SHIRLEY -- When Jonathan Deforge, one of the town's three representatives on the Ayer Shirley Regional School District School Committee, brought a budgetary mixup to the selectmen's attention last month that in effect had mistakenly marked $173,843 in surplus funds from the district's Excess and Deficiency (E&D) account for both the school budget and that of the town, Chairman Enrico Cappucci, while grateful the error was spotted, also seemed to chide Deforge for not speaking out sooner.

It would have been better, Cappucci noted at the time, if he had pointed out the error at Annual Town Meeting in May, before the town voted to spend that money via supplemental budget allocations for the prior fiscal year. "We could have tabled it," he said.

Cappucci revisited that regret when State Rep. Jennifer Benson paid her semi-annual visit to the board Monday night to provide updates on state house doings, the budget in particular. Both the House and Senate had voted on their budgets, she said, leaving the governor's desk as the final step in the process. Line item vetoes, for example, are expected, but she said the bulk of it should be wrapped up by the start of the new fiscal year on July 1. Meaning cities and towns get their state aid.

Asked if there were issues the board wanted to talk about, Cappucci brought up the $173,843 the town had mistakenly slated to pay for snow removal, a consultant to head the recent town administrator search and for the Capital Stabilization fund.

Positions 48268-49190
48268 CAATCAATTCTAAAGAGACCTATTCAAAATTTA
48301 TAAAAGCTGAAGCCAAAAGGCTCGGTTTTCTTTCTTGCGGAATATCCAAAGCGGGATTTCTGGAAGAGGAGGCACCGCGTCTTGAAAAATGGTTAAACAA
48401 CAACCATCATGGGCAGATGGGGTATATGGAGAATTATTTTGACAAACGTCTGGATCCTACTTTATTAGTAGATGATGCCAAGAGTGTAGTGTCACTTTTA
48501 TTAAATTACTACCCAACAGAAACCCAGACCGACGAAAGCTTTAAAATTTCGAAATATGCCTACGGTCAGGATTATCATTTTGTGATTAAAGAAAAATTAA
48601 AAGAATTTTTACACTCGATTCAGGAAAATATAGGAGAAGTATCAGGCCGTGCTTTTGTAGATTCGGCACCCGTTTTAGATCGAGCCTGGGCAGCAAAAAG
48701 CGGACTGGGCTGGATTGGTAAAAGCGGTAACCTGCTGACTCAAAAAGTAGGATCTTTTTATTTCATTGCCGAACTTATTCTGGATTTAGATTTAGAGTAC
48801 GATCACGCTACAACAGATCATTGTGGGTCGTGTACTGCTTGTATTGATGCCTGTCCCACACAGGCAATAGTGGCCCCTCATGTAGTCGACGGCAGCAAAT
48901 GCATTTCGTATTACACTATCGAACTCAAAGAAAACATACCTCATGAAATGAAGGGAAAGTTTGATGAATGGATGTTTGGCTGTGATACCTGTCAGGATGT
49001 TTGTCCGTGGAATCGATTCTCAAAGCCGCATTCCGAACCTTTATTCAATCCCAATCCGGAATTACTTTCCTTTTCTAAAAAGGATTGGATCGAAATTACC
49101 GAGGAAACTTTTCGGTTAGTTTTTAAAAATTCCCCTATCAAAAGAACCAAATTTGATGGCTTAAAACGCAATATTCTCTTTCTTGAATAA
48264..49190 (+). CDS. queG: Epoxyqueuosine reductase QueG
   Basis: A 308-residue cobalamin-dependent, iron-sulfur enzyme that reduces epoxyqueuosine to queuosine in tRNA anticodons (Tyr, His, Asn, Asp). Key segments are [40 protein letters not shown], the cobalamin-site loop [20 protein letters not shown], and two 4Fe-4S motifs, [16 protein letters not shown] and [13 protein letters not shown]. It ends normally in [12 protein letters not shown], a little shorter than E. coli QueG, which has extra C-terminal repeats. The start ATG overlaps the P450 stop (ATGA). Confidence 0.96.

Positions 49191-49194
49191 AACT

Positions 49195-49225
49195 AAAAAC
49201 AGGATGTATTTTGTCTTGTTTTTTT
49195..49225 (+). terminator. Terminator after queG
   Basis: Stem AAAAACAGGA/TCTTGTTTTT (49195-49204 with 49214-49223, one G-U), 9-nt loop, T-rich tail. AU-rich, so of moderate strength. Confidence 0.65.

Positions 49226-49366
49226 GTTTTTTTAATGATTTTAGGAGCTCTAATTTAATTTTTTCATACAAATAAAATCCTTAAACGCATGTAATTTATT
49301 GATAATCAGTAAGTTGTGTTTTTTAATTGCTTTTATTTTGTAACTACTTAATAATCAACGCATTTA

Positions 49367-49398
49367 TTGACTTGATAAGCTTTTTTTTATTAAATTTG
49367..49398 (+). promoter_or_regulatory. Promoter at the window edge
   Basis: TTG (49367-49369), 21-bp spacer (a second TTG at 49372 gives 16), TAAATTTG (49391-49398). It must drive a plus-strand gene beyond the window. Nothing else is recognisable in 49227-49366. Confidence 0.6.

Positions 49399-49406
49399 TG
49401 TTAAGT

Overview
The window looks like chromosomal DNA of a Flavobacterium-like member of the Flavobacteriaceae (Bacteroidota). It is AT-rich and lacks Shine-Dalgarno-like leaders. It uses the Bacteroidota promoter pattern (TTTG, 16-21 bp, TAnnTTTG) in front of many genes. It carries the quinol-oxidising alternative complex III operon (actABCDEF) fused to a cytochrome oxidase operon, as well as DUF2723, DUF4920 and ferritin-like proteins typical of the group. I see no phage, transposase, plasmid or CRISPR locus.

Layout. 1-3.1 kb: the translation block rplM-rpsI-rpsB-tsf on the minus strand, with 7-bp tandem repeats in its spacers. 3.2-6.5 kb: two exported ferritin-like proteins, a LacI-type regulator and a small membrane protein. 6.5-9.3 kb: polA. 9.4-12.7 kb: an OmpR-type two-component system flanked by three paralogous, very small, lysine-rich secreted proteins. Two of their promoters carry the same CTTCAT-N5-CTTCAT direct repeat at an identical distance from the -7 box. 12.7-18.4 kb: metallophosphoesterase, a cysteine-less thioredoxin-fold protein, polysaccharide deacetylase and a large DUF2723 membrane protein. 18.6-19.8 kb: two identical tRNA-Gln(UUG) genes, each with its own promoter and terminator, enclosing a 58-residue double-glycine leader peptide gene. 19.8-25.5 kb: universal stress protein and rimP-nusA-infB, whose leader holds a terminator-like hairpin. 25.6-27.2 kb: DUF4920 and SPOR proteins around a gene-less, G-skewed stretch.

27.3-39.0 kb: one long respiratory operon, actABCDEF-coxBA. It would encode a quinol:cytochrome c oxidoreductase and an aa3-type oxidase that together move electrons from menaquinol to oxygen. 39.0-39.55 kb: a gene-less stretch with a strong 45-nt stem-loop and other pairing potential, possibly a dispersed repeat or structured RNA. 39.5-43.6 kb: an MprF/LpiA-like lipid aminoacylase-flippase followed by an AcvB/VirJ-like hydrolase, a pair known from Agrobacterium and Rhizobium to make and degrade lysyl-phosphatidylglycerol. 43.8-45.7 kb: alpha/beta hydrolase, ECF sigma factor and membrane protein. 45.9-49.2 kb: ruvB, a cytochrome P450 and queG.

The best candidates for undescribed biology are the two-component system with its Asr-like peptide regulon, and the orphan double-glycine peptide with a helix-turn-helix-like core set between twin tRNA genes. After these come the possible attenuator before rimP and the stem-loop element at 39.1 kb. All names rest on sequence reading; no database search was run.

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"We found out the next day that we don't have that money after all," he said.

Interim Town Administrator Rocco Longo filled in the blanks. He explained that the money represented an E&D balance that was over the legal limit set by the Department of Revenue, exceeding five percent of the regional school district's annual budget by that amount.

"So we forwarded an article to use it," Longo told Benson. "Turns out, the money can be used to lower the FY2019 assessment," he said, citing a "confusing" letter from the DOR that led to the mix-up.

Benson was well aware of the five percent benchmark. "If it goes above that, the state claws it back," she said, balancing the E&D surplus against the amount the district gets in state aid.

"We have to work better with the schools" to prevent such mistakes in future, Longo said "We learned from it."

Benson said the Massachusetts Association of Regional Schools (MARS) has addressed this issue "many times" but that it rarely becomes a problem due to established communication lines between municipal and school officials. When she chaired the Lunenburg School Committee, for example, she spoke with town officials informally over breakfast.

"We met with them regularly to keep up," she said. Other options include establishing standing subcommittees with members from both sides to talk and hash out issues, she said.

But Cappucci was not satisfied that the E&D issue has been resolved.

"I'm not sure they (ASRSD) are not mixed up," he said. "Could you look into it?"

Benson said DOR knows about it and that any remaining confusion will be cleared up.

"It will wash out in the Cherry Sheet," she said, citing the state funding form DOR sends out each year. She promised to "reach out" if the school district asked for her help.

Weighing in on another matter close to the town's financial heart, Benson said that prison mitigation funds (Shirley hosts a state prison within its boundaries) were included in both the House and Senate budgets this year. Asked if the funds can be expected sooner as a result, Benson said she could not promise that. Only that the money is there and that the town is slated to get its share, along with other communities on the list.

Benson also said that on a more general note, it's important to bring matters of concern to her attention as they come up rather than wait for her visits.

"Make sure you call my office," she said. With 1,200 budget amendments filed, "we need to know which ones you care most about before we vote."